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The Aspiration Initiative Family Conference

Both organisations share a commitment to breaking down barriers to higher education for Aboriginal and Torres Strait Islander peoples


The Aspiration Initiative (TAI) aims to increase support and opportunities for Indigenous Australian students, helping them realise their potential at school, university and beyond. TAI projects include international scholarships, the Indigenous Scholarships website, the Aurora Indigenous Scholars International Study Tour and a five and a half year academic enrichment program for high school students. The University of Canberra Aurora Project partnership hosted its first Family Conference this year.


  • University of Canberra (UC)
  • the Aurora Project
  • The Australian National University (ANU)
  • Commonwealth Department of Education
  • Charlie Perkins Trust for Children and Students
  • ACT Aboriginal and Torres Strait Islander Education Consultative Group.

TAI’s academic enrichment program breaks down barriers to higher education for Aboriginal and Torres Strait Islander students. It provides intensive and ongoing educational and related support, primarily during holiday periods (academic camps), and also throughout the academic year. There are currently programs operating in New South Wales, Victoria and Western Australia, with 90 students. The program started when students were in Year 8 and continues for five and a half years. The recent Family Conference for parents and carers of TAI students held at UC in July 2014 was designed to share knowledge, increase families’ understanding of how to support their children’s academic aspirations, and provide information about higher education.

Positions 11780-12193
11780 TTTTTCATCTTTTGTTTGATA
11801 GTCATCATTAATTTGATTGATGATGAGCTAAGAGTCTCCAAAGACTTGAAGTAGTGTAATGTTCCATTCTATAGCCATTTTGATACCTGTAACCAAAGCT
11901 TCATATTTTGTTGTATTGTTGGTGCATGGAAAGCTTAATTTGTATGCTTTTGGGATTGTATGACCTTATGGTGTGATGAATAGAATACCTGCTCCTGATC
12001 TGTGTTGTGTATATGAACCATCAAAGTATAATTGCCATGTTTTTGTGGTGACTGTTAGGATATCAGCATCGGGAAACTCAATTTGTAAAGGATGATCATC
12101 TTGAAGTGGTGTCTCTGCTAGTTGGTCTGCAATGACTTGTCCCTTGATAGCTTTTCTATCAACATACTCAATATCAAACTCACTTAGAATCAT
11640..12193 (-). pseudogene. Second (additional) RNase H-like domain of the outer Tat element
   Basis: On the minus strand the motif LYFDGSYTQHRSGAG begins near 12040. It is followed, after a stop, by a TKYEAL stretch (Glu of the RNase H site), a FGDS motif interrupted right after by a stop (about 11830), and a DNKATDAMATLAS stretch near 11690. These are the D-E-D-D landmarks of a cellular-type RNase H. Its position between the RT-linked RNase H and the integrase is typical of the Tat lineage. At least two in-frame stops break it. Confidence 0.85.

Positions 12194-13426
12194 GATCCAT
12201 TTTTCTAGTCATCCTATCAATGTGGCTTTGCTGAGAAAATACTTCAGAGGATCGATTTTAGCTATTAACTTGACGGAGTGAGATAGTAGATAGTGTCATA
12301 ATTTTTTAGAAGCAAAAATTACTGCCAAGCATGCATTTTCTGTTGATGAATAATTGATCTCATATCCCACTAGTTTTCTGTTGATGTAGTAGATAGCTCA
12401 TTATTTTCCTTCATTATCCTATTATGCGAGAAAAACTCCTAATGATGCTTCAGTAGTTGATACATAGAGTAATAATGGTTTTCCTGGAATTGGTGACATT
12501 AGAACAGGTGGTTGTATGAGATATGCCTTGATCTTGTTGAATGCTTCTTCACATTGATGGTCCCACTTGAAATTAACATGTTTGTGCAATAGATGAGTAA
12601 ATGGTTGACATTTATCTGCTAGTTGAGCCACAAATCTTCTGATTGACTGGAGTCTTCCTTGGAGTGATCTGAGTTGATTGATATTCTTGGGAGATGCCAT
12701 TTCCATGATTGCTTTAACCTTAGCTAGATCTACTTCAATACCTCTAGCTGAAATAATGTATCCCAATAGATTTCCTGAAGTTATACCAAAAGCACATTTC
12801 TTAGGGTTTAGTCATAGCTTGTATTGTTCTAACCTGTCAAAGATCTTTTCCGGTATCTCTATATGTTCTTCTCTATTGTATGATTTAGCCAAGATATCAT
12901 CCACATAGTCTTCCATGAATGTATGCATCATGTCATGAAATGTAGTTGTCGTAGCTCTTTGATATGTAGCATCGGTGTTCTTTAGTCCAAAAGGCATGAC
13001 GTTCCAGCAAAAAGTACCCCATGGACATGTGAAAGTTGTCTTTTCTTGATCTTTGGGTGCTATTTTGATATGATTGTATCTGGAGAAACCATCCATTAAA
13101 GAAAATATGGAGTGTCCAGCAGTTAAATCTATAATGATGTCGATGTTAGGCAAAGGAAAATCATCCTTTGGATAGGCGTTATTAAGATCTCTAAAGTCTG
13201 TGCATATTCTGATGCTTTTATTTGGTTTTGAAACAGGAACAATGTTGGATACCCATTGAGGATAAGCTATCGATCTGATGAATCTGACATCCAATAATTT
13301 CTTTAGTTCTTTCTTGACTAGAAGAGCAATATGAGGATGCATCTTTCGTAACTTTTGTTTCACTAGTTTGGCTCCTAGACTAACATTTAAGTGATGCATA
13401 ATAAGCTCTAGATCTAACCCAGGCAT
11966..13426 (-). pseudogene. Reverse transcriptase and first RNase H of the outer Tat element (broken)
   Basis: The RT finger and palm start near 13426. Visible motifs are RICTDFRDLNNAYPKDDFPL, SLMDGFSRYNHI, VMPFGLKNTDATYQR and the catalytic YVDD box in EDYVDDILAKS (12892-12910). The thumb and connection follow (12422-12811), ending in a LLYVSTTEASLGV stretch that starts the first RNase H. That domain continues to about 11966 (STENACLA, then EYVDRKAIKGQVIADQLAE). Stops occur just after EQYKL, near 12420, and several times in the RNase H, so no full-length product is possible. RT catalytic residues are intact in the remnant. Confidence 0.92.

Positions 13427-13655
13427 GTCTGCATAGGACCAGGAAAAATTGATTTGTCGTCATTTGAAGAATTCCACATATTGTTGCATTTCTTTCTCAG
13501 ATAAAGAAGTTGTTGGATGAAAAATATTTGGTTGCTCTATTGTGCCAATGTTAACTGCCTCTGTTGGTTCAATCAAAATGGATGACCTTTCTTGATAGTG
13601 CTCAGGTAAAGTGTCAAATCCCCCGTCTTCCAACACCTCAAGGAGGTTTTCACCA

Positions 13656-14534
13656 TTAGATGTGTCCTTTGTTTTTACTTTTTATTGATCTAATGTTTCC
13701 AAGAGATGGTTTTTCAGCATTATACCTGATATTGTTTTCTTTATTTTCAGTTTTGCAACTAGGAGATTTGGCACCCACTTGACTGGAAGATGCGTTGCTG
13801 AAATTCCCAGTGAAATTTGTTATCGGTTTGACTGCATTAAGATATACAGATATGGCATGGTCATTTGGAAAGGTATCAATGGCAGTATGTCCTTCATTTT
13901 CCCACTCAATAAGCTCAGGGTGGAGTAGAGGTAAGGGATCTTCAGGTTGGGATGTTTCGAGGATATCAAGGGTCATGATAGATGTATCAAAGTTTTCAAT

The project partners are mindful of the importance of engaging not just with Aboriginal and Torres Strait Islander students but also with their families. Building ongoing relationships with the students’ families is a key part of the TAI academic enrichment program. From 25–27 July 2014, 18 parents and carers of students participating in TAI’s academic enrichment program in NSW and Victoria attended a Family Conference at UC. For many, this was their first time on a university campus.